Several years ago, Susan and Michael Schofield learned that their daughter, Jani, had been born with schizophrenia. The couple had a second child, a son named Bodhi. At first, they believed that Bodhi was born without any mental illnesses. As time went on, they learned that Bodhi also has some mental health issues. What’s it like to parent not one, but two, mentally ill children?
Michael and Susan Schofield decided to publicly share their story about parenting a child with schizophrenia when their daughter, Jani, was six years old. As an infant, Jani did not sleep for more than half an hour at a time. She would scream if she was under stimulated. Her parents would spend fourteen hours out of the house, taking their daughter to wherever there was a crowd. This helped Jani to sleep, but only for a couple of hours. Then, the process would begin again.
At age three, Jani began having violent temper tantrums. She was later diagnosed with schizophrenia. Medication helped to make her imaginary friends go away for a while, but they would return later when the medication failed. New medications were tried.
Jani spent some time in the UCLA hospital under the watchful eye of psychologists after having violent outbursts at school. She was release to her home not because she was “cured” but because there were no facilities that could safely care for a child who was as young as she was.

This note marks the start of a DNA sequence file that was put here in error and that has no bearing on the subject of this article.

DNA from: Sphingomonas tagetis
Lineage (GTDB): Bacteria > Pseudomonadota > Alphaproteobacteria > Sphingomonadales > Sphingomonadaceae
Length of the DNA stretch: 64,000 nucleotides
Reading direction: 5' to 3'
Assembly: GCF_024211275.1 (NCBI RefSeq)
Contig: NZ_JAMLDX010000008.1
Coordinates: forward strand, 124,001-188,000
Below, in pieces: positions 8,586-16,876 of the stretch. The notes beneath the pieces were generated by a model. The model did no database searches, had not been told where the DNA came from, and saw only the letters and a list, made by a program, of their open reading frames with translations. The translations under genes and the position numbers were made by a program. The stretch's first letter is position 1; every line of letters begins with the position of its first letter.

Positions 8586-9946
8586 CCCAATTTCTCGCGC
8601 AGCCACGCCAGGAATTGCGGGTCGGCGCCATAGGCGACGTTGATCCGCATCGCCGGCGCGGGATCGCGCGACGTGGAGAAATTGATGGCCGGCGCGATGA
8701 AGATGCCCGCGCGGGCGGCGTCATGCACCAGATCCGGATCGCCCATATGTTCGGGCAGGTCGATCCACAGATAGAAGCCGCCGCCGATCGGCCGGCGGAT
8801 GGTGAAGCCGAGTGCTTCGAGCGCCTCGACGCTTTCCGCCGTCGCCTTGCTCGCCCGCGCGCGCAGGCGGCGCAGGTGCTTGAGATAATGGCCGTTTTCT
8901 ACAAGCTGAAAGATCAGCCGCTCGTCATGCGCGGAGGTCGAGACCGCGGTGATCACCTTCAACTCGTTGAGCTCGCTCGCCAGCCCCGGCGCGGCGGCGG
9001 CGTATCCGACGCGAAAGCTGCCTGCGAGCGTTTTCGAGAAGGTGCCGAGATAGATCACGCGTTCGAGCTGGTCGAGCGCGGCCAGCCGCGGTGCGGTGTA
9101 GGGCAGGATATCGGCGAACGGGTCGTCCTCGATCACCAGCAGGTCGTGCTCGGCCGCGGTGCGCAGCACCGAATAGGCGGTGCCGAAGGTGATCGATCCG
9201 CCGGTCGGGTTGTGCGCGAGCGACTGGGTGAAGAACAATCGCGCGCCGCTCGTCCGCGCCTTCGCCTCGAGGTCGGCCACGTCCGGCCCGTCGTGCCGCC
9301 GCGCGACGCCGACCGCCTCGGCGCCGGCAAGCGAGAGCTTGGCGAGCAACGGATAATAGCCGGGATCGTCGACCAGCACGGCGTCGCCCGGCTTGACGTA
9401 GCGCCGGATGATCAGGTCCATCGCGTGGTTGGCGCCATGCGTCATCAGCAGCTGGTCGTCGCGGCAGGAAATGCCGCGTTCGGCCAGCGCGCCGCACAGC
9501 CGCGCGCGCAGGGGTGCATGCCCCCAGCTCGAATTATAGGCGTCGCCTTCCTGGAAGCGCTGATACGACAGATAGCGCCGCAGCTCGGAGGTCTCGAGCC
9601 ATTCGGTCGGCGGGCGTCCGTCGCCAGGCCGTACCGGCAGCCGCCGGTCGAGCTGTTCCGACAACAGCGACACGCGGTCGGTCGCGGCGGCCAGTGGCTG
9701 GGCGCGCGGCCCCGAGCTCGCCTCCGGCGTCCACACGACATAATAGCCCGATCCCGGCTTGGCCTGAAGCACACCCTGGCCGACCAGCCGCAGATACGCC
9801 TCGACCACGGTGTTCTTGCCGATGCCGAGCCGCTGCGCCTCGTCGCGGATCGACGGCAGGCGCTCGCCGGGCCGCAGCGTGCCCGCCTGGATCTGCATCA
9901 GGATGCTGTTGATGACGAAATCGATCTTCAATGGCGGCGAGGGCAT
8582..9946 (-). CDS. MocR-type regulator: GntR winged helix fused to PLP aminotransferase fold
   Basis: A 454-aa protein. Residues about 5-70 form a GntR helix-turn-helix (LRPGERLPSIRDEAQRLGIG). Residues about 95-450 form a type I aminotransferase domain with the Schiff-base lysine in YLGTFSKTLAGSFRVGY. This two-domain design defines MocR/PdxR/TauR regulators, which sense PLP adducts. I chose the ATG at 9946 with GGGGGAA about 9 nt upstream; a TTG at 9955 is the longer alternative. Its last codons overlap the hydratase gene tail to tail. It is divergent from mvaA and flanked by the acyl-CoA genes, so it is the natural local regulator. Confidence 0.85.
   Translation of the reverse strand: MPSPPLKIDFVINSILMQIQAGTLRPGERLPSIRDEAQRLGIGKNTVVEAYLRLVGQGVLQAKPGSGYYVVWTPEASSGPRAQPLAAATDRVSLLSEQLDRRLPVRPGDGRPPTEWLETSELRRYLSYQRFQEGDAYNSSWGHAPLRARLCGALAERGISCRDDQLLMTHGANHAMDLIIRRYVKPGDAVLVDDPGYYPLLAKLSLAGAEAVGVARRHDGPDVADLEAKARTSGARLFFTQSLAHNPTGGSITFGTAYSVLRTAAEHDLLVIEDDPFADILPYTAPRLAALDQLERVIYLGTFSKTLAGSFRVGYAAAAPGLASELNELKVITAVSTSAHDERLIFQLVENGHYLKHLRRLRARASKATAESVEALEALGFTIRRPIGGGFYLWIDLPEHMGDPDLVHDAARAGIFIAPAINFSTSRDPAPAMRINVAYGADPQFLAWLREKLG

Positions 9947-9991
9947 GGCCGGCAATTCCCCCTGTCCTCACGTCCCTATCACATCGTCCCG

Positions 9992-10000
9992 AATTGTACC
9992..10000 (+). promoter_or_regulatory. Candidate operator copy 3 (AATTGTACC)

The Schofields had a second child. Their son, Bodhi, did not appear to have any mental illnesses (at first). To keep their son safe from their daughter, the parents needed to live in two separate apartments. One would live with Jani, and the other with Bodhi, (switching every other day).
Today, Jani is eleven years old and is improving. She is about to finish sixth grade. She has become calm enough to leave a program for emotionally disturbed children and attend a contained classroom in a junior high school. The focus now, for her, is on adaptive life skills and hygiene.
Bodhi has been diagnosed with autism. He has episodes of severe agitation and self-harm. Susan Schofield believes that Bodhi will eventually be diagnosed with schizophrenia (with autistic traits). He is non-verbal, and on several anti-psychotic medications. Bodhi’s parents have needed to take him to a psychiatric hospital “several times a year” when they cannot control his violent outbursts.
The Schofield’s do not have other family members who can provide them with help. They have begged a regional center for some respite care so they can get some time off. Even two to three hours would help. Unfortunately, they report that the help doesn’t show up. There is no back-up plan.
Parents like the Schofield’s, who are raising mentally ill children, tend to have difficult marriages. They have had marital problems (which they are working on).
Susan Schofield said “There is a significant divorce rate in at least 75% of couples in these situations. With hardly any respite care, there have been problems in our marriage. We haven’t been out on a date in 15 weeks. There just isn’t enough support out there.” Both Susan and Michael are concerned that their children will never be entirely independent.
Image by AD73 on Flickr.